Leonardo da Vinci’s Art in a Psychoanalytic Perspective 
Posted on September 20th, 2016

Dr Ruwan M Jayatunge     

“Leonardo da Vinci was like a man who awoke too early in the darkness, while the others were all still asleep” Sigmund Freud

The renaissance painter Leonardo da Vinci was a man well beyond his time.   He was a genius who demonstrated skills as an architect, engineer, mathematician and a philosopher.  What is so special about Leonardo da Vinci’s art? He studied nature in its finest detail. He made enormous attempts to make his art as true to life as possible. He was a passionate painter who was dedicated in his work sometimes driven by obsessions. His art is everlasting and he expressed motions of the mind in his art. Leonardo’s paintings are full of spiritual reflections.

For centuries da Vinci’s some of the art work has become a mystifying riddle to the people.   According to connoisseur opinion there are hidden messages associated with his art and the speculation led to the birth of the term da vinci code. His paintings can be called as Pictures within Pictures. He used art as a mode of communication. Perhaps some of the puzzles were not known to da Vinci him self since he depicted his art following unconsciously driven motives. A large portion of these distinctive characteristics steamed from his unconscious mind that was deeply analyzed by Dr Sigmund Freud.

The impressive essay written by Sigmund Freud in 1910 titled Leonardo da Vinci, A Memory of His Childhood reveals the inner psyche of this great artist.  Freud’s essay on Leonardo was stupendous and he reconstructed the psychology of a man who was considered as the archetype of the Renaissance period. Freud had speculated on various aspects of Leonardo’s personality. His life has been the subject of study, analysis and speculation. Freud has written the connection between Leonardo’s inner psyche and its role in his art.  Freud examined Leonardo’s life and works closely from a psychological perspective.  Freud largely depicted Leonardo’s life by factual references he had found. He mainly speculated on the two paintings of Leonardo da Vinci the Monna Lisa and Sant’Anna and the Madonna with the child. This analysis gives a detailed reconstruction of Leonardo’s emotional life from his earliest years.

Leonardo   da Vinci was born as the illegitimate son of a notary in 1452. He had an anxious childhood. Frequently little Leonardo was disturbed by a nightmare. He saw a   kite dropped from the sky and hovered over his cradle, its tail feathers brushing his face. Although little is known about Leonardo’s early life there are facts which concur that he was very much attached to his father’s young legal wife Anchiano. Young Leonardo was devastated over untimely death of Anchiano and suffered derivational symptoms. Freud examined the childhood of Leonardo da Vinci, to explain his psychological inclinations toward people who took care of him.

Young Leonardo was doted on by his mother, neglected by his father; hence Freud suggested that he was subjected to so called inordinate Oedipal development in which the subject took his father’s domination of the mother as a “de facto” domination (therefore prohibition on the father’s part).  Freud applied theory on Leonardo’s prodigious genius, his scientific pursuits and the fact that he left so many works unfinished.  For instance one of his magnificent paintings the Madonna Litta   was not completed by Leonardo da Vinci and later one of his pupils did the completion. Freud attributed that partial completion of Madonna is symbolic and it was the unconscious expression of childhood anxiety that was experienced by da Vinci following the deprivation of his mother.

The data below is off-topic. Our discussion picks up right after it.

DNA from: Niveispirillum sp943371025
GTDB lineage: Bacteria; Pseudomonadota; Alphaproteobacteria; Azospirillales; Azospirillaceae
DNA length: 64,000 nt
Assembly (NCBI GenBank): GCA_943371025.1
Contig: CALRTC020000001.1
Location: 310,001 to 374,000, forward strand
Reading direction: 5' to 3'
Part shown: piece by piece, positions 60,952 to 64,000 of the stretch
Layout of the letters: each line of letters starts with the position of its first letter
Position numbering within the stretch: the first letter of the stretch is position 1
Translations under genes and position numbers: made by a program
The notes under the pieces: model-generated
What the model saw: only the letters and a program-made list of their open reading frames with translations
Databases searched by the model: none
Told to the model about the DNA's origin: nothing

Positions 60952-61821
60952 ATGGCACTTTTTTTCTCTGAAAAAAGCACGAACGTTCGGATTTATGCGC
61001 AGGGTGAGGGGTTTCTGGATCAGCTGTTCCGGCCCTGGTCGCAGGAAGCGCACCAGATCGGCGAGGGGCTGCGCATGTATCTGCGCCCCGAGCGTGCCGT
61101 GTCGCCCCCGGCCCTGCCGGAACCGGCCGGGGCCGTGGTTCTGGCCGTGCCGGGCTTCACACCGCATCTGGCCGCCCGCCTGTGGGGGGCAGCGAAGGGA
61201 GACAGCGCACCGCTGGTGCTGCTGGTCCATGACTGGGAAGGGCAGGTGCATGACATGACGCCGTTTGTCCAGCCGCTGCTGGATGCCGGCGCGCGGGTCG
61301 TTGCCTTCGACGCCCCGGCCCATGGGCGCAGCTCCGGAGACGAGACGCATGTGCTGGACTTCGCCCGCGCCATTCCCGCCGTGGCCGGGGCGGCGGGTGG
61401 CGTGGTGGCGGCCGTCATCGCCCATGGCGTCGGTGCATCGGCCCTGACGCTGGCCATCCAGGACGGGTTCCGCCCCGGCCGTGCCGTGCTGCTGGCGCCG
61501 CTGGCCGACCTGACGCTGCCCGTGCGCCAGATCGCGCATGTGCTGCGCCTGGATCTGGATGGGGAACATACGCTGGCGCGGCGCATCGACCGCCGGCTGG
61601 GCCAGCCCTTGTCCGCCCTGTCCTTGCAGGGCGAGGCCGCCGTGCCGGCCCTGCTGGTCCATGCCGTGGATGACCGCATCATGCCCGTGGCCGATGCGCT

Sigmund Freud interpreted   Leonardo’s childhood memories as fantasies and compares it with mythological information.   He stated that Leonardo identified with his mother unconsciously as an object so he could experience self-love (narcissism) and his antagonism toward his father was specifically described in his art. Freud continues his discussion of the memory of Leonardo’s mother in his analysis of Mona Lisa’s smile. This ambiguous half smile is one of the striking features of the painting. Enigmatic portrait Mona Lisa which is an open text painted during the Italian Renaissance and it could be considered as the most celebrated work of Leonardo.

Freud theorized that Leonardo’s fondness of depicting the Virgin Mary with St Anne which represents two mothers. Leonardo was raised by his blood mother and later   adopted by the wife of his father hence he had two mothers. This very idea was represented in his art.  Freud explained that   depicting the Virgin Mary with St Anne represents protection under two mothers.

Experts claim that androgyny and eroticism manifested in   a number of drawings of Leonardo da Vinci and his famous painting Virgin of the Rocks    demonstrates Leonardo’s interest in nature. Leonardo’s most legendary painting the Last Supper   represents the last meal shared by Jesus with his disciples before his capture and death.  His ability to adequately depict the faces of Christ and Judas were   marvelous. The Last Supper specifically portrays the reaction given by Judas Iscariot   who betrayed the Christ.

Freudian psychobiography of Leonardo da Vinci scrutinizes the life and work of one of the exceptional artists of the human history and for a considerable extent it helps to resolve the mystery of Leonardo da Vinci.

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